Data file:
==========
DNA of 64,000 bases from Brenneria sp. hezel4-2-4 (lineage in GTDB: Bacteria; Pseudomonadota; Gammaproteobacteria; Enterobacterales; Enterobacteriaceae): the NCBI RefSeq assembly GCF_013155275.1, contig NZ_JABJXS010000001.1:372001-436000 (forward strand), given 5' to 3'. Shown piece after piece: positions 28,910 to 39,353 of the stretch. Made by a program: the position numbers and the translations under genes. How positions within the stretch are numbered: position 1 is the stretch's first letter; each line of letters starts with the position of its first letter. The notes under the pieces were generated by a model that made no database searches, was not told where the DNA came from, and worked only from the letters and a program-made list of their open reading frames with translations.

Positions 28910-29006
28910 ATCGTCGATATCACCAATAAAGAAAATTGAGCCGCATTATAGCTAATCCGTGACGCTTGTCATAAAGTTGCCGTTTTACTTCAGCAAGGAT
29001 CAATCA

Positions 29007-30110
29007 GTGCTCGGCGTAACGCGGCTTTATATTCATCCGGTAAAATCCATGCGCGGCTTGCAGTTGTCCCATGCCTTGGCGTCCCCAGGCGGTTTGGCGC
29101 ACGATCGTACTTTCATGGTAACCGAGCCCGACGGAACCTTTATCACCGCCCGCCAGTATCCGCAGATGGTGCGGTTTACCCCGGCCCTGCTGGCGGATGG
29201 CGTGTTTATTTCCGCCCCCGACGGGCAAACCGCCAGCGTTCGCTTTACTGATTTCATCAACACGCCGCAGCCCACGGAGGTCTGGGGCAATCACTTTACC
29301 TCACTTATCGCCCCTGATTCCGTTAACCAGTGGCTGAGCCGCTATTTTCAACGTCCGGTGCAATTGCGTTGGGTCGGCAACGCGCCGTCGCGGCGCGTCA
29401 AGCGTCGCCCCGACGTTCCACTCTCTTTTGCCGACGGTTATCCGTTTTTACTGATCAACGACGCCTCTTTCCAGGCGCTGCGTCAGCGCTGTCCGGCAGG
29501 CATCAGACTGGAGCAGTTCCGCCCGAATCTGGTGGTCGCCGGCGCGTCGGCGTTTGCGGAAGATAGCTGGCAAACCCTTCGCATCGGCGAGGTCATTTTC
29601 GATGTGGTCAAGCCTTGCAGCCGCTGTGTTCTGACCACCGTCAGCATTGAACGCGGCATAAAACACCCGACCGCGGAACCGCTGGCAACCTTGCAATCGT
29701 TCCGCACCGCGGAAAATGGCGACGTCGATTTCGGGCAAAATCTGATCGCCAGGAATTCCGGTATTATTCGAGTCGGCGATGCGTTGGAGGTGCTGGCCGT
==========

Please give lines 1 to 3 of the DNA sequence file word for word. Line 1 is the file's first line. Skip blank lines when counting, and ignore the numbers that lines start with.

DNA of 64,000 bases from Brenneria sp. hezel4-2-4 (lineage in GTDB: Bacteria; Pseudomonadota; Gammaproteobacteria; Enterobacterales; Enterobacteriaceae): the NCBI RefSeq assembly GCF_013155275.1, contig NZ_JABJXS010000001.1:372001-436000 (forward strand), given 5' to 3'. Shown piece after piece: positions 28,910 to 39,353 of the stretch. Made by a program: the position numbers and the translations under genes. How positions within the stretch are numbered: position 1 is the stretch's first letter; each line of letters starts with the position of its first letter. The notes under the pieces were generated by a model that made no database searches, was not told where the DNA came from, and worked only from the letters and a program-made list of their open reading frames with translations.

Positions 28910-29006
28910 ATCGTCGATATCACCAATAAAGAAAATTGAGCCGCATTATAGCTAATCCGTGACGCTTGTCATAAAGTTGCCGTTTTACTTCAGCAAGGAT